[a.d. 2601 -300-311.] Entering upon the fourth century, we may well pause to reflect upon what Alexandria has been to the Church of Christ,-the mother of churches, the mother of saints, maintaining always the intellectual and even the ecclesiastical primacy of Christendom. "Ye are the light of the world," said the great Enlightener to the Galileans of an obscure and despised Roman province. But who could have prophesied that Egypt should again be the pharos of the world, as it was in Moses? Who could have foreseen the "men of Galilee" taking possession of the Alexandrian Library, and demonstrating the ways of Providence in creating the Bible of the Seventy, and in the formation of the Hellenistic Greek, for their ultimate use? Who could have imagined the Evangelist Mark and the eloquent Apollos to be the destined instruments for founding the schools of Christendom, and shaping scientific theology? Who would not have looked for all this in some other way, and preferably in Athens or in Rome? But who would have expected the visit of God Incarnate to Nazareth, and not to Alexandria?
In Peter's day Antioch was coming to be a school under the influence of Malchion's genius and that of the bishops who withstood Paulus of Samosata. Malchion had taught there in the "School of Sciences," and learning was once more to be made the handmaid of true religion. But Alexandria was still the seat of Christian illumination and the fountain of orthodoxy; its very ferment always clarifying its thought, and leaving "wine well refined," and pure from the lees.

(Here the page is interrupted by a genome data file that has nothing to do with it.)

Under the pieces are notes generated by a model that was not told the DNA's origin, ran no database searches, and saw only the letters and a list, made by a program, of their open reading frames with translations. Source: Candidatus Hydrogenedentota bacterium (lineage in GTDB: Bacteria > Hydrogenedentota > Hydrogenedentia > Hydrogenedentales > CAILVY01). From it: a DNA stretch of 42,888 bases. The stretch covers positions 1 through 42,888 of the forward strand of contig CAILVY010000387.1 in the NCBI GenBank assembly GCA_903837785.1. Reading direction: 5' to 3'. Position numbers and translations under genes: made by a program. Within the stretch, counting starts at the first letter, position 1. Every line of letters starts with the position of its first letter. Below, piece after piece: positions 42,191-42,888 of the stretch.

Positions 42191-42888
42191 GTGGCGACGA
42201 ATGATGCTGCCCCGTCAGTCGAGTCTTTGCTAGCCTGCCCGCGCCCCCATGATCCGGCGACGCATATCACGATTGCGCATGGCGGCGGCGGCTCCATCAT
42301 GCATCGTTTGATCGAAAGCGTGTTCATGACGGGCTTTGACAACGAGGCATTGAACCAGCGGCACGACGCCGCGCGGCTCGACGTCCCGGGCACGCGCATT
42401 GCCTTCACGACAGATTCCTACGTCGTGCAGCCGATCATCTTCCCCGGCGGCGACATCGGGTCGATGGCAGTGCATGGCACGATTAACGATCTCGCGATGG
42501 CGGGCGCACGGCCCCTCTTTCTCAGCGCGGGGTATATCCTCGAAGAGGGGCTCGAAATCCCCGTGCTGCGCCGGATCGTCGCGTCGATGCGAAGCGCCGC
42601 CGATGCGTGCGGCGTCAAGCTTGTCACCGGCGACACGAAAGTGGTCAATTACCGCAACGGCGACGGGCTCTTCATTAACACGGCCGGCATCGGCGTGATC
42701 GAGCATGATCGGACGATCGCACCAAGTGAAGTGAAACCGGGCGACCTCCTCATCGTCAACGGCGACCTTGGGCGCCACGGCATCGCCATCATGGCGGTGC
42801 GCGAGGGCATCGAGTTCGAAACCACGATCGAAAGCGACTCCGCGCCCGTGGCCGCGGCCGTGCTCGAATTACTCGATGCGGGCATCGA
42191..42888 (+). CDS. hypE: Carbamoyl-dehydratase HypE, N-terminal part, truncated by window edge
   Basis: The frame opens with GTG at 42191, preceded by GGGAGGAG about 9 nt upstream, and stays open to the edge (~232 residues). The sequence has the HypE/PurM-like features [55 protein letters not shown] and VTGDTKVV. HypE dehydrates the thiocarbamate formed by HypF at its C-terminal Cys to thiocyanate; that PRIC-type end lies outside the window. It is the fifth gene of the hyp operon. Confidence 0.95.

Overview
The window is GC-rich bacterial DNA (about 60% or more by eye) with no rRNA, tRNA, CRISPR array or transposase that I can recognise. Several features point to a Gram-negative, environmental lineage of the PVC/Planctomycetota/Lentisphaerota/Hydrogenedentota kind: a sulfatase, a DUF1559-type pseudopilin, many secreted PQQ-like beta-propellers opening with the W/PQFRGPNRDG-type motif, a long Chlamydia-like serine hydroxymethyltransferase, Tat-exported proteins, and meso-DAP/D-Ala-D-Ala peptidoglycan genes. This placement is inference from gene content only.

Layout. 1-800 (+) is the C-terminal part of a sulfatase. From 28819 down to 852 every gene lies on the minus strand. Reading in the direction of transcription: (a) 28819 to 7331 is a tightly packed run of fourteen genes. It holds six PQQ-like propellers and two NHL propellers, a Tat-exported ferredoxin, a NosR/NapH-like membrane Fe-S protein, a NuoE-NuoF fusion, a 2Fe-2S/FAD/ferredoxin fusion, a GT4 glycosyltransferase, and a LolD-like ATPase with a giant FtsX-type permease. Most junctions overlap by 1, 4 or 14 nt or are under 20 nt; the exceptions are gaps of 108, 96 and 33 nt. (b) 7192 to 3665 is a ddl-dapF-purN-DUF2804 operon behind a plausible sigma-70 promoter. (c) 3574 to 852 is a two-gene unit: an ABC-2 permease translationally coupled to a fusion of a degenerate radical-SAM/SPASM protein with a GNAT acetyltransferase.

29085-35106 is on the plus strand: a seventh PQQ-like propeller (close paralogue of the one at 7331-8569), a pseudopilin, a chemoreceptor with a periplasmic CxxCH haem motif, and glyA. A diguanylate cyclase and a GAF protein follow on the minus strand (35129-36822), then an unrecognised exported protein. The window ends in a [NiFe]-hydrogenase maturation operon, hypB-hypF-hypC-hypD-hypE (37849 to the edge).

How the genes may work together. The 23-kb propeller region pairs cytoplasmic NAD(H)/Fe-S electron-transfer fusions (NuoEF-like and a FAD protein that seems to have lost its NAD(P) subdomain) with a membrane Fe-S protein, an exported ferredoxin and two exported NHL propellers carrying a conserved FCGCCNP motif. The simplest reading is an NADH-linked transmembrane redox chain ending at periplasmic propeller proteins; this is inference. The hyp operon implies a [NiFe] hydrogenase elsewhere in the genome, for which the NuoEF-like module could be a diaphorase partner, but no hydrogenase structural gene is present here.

To this subject I shall have occasion to refer again in an elucidation subjoined to the works of Alexander (successor to Peter), in which, for a final view of the great Alexandrian school, I shall gather up some fragments in brief outline. Here it may be enough to remark, that, until the definite development of the school of Antioch (circa A.D. 350), I have regarded the whole Orient as dominated and formed by the brain of the grand metropolis of Egypt and the Pentapolis. I have considered the great Dionysius as really presiding in the Synod of Antioch, though absent in the body, and have regarded Malchion as his voice in that council, which we must not forget was presided over by Firmilian, a pupil of Origen, and a true Alexandrian disciple.
Peter's conflict with Meletius shall be noted in an elucidation. We shall see that the heresy of Paulus as well as the Meletian schism are but chapters in one prolonged history, of which the outcrop was Arianism. Now, as to Alexandria we owe the intrepid defenders of truth in all these conflicts, we must not forget that they are to be judged by the product of their united testimony, and not by their occasional individualisms and infirmities of mind and speech while they were creating the theological dialect of Christendom and the formulas of orthodoxy.
Peter was able to maintain his canonical authority against the mischievous rebellion of Meletius; and the history of this schism is forcibly illustrative of those a0rxai=a e!qh which the Nicene Synod recognized, confirming the primacy of Alexandria, and striving to suppress Meletianism by firm but moderate measures based upon the primitive maxims. Peter left a pure and holy memory to the Church, and sealed his testimony in martyrdom.